The contributions of the paper are as follows: (i) We introduce a formalization of modality-invariant multisensory 3D representation learning using a generative query network model and propose the Generative Multisensory Network (GMN). (ii) We introduce the Amortized Product-of-Experts network that allows for generalized cross-modal generation while resolving the problems in the GQN and traditional Product-of-Experts. (iii) Our model is the first to extend multisensory representation learning to 3D scene understanding with human-like sensory modalities (such as haptic information) and cross-modal generation. (iv) We also develop the Multisensory Embodied 3D-Scene Environment (MESE) used to develop and test the model.

2 Neural Multisensory Scene Inference

2.1 Problem Description

Our goal is to understand 3D scenes by learning a metamodal representation of the scene through the interaction of multiple sensory modalities such as vision, haptics, and auditory inputs.  In particular, motivated by human multisensory processing (Deneve & Pouget, 2004; Shams & Seitz, 2008; Murray & Wallace, 2011), we consider a setting where the model infers a scene from experiences of a set of modalities and then to generate another set of modalities given a query for the generation. For example, we can experience a 3D scene where a cup is on a table only by touching or grabbing it from some hand poses and ask if we can visually imagine the appearance of the cup from an arbitrary query viewpoint (see Fig. 1). We begin this section with a formal definition of this problem.

Figure 1: Cross-modal inference using scene representation. (a) A single image context. (b) Haptic contexts. (c) Generated images for some viewpoints (image queries) in the scene, given the contexts. (d) Ground truth images for the same queries. Conditioning on an image context and multiple haptic contexts, modality-agnostic latent scene representation, , is inferred. Given sampled s, images are generated using various queries; in (c), each row corresponds to the same latent sample. Note that the shapes of predicted objects are consistent given different samples , while color pattern of the object changes except the parts seen by the image context (a).

A multisensory scene, simply a scene, consists of context and observation . Given the set of all available modalities , the context and observation in a scene are obtained through the context modalities and the observation modalities , respectively. In the following, we omit the scene index when the meaning is clear without it. Note that and are arbitrary subsets of including the cases , , and . We also use to denote all modalities available in a scene, .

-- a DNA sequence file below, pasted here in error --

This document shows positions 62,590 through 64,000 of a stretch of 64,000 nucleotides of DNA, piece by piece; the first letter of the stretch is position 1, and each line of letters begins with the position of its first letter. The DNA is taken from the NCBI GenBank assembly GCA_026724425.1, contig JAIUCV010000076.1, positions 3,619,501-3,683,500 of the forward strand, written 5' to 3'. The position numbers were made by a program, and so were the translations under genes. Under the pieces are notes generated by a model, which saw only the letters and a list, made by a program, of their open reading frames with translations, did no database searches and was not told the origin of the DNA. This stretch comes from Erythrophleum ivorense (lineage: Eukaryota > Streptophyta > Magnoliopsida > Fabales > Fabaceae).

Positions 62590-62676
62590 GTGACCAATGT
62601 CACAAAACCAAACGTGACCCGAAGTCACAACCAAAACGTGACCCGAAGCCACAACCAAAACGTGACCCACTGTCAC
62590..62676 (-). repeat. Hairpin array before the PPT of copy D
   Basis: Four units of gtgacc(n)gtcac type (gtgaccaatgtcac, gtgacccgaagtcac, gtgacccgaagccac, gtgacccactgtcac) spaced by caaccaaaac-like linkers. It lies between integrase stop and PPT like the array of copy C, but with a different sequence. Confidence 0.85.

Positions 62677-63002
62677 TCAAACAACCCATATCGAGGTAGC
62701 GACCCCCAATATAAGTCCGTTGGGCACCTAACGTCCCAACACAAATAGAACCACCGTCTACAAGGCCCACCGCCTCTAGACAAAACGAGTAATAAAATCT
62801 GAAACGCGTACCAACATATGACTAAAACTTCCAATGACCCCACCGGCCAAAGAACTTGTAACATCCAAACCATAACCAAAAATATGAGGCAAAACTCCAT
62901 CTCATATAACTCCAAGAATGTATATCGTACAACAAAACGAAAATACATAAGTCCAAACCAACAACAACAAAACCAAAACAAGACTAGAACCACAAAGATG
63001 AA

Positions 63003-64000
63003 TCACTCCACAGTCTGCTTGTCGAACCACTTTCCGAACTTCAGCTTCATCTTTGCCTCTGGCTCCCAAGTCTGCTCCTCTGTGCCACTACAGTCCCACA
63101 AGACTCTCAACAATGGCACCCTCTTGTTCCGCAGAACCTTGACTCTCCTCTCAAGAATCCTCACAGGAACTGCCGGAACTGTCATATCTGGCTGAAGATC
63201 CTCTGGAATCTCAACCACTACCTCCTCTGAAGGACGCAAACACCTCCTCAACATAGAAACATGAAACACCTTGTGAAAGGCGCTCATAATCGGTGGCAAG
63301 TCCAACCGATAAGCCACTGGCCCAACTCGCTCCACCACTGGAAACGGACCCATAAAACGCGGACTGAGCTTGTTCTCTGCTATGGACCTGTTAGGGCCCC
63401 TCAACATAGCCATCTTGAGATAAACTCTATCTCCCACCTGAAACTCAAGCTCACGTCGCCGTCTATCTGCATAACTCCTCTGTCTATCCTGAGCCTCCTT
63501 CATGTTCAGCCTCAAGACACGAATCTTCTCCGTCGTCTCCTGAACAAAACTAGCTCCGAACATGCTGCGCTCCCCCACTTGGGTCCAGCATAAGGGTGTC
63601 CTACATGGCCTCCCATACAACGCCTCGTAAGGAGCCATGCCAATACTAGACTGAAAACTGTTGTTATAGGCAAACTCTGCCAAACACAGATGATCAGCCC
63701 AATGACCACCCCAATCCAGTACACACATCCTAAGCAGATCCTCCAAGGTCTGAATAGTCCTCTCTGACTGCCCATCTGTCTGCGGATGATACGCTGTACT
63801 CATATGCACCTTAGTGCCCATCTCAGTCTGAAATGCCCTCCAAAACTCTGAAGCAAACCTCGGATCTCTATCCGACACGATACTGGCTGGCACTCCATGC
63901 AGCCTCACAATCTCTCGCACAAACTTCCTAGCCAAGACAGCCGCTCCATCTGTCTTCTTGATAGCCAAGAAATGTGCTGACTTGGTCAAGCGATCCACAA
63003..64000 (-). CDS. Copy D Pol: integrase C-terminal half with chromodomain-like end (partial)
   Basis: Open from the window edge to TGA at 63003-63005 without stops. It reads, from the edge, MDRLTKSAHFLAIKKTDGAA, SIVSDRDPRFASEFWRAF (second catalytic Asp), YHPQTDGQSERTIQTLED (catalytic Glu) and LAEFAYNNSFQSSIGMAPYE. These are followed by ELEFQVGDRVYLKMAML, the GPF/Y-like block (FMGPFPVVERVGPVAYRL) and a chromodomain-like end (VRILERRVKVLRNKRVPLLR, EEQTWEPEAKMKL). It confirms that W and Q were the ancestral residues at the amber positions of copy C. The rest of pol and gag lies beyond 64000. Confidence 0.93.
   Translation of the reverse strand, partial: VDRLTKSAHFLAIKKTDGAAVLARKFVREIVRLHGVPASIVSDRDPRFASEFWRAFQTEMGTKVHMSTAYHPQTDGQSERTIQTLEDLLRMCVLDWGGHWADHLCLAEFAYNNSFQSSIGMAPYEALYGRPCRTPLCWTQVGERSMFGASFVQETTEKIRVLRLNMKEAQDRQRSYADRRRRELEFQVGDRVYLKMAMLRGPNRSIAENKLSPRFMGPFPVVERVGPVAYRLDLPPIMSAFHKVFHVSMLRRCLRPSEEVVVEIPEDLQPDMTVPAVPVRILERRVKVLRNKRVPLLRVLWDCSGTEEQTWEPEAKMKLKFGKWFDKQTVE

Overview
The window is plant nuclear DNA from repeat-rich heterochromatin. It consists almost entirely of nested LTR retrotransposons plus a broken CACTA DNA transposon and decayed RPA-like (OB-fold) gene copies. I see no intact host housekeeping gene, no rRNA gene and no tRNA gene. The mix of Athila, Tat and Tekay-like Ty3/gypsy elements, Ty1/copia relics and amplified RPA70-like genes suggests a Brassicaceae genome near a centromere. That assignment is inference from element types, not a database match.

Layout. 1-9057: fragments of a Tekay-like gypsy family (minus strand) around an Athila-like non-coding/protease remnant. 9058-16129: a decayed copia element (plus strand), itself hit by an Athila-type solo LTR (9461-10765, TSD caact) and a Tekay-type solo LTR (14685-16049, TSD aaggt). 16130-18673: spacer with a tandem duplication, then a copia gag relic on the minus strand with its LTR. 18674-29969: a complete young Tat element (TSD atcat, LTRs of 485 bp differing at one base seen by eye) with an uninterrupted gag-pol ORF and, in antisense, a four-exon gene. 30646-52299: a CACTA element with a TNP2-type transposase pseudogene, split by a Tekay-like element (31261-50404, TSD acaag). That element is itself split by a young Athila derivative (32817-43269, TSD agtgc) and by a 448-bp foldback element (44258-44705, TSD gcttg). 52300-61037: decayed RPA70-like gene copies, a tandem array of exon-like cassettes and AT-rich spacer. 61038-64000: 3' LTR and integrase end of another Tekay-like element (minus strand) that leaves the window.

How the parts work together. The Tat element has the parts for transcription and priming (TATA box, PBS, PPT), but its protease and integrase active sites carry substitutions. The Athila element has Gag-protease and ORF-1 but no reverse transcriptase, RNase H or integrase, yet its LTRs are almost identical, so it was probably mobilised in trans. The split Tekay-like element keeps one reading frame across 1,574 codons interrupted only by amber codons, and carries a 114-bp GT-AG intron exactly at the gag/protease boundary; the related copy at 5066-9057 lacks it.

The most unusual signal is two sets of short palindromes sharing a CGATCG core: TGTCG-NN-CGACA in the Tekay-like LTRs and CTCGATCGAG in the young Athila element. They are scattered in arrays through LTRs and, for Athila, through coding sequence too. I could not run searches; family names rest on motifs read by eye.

The context and observation consist of sets of experience trials represented as query()-sense() pairs, i.e., and . For convenience, we denote the set of queries and senses in observation by and , respectively, i.e., . Each query and sense in a context consists of modality-wise queries and senses corresponding to each modality in the context modalities, i.e., (See Fig. S1). Similarly, the query and the sense in observation is constrained to have only the observation modalities . For example, for modality , an unimodal query can be the viewpoint and the sense is the observation image obtained from the query viewpoint. Similarly, for , an unimodal query can be the hand position, and the sense is the tactile and pressure senses obtained by a grab from the query hand pose. For a scene, we may have and . For convenience, we also introduce the following notations. We denote the context corresponding only to a particular modality by such that and . Similarly, , and are used to denote modality part of , , and , respectively.

Given the above definitions, we formalize the problem as learning a generative model of a scene that can generate senses corresponding to queries of a set of modalities, provided a context from other arbitrary modalities. Given scenes from the scene distribution , our training objective is to maximize , where is the model parameters to be learned.

2.2 Generative Process

We formulate this problem as a probabilistic latent variable model where we introduce the latent metamodal scene representation from a conditional prior . The joint distribution of the generative process becomes: \eq P_\ta(X,\bz|V,C) &= P_\ta(X|V,\bz)P_\ta(\bz|C)\nn
&= ∏_n=1^N_oP_\ta(\bx_n|\bv_n,\bz)P_\ta(\bz|C) = ∏_n=1^N_o∏_m∈\cM_oP_\ta_m(\bx_n^m|\bv_n^m,\bz)P_\ta(\bz|C).

2.3 Prior for Multisensory Context

As the prior is conditioned on the context, we need an encoding mechanism of the context to obtain . A simple way to do this is to follow the Generative Query Network (GQN) (Eslami et al., 2018) approach: each context query-sense pair is encoded to and summed (or averaged) to obtain permutation-invariant context representation . A ConvDRAW module (Gregor et al., 2016) is then used to sample from .

In the multisensory setting, however, this approach cannot be directly adopted due to a few challenges. First, unlike GQN the sense and query of each sensor modality has different structure, and thus we cannot have a single and shared context encoder that deals with all the modalities. In our model, we therefore introduce a modality encoder for each .

The second challenge stems from the fact that we want our model capable of generating from any context modality set to any observation modality set – a property we call generalized cross-modal generation (GCG). However, at test time we do not know which sensory modal combinations will be given as a context and a target to generate. This hence requires collecting a training data that contains all possible combinations of context-observation modalities . This equals the Cartesian product of ’s powersets, i.e., . This is a very expensive requirement as increases exponentially with respect to the number of modalities111The number of modalities or sensory input sources can be very large depending on the application. Even in the case of ‘human-like’ embodied learning, it is not only, vision, haptics, auditory, etc. For example, given a robotic hand, the context input sources can be only a part of the hand, e.g., some parts of some fingers, from which we humans can imagine the senses of other parts. .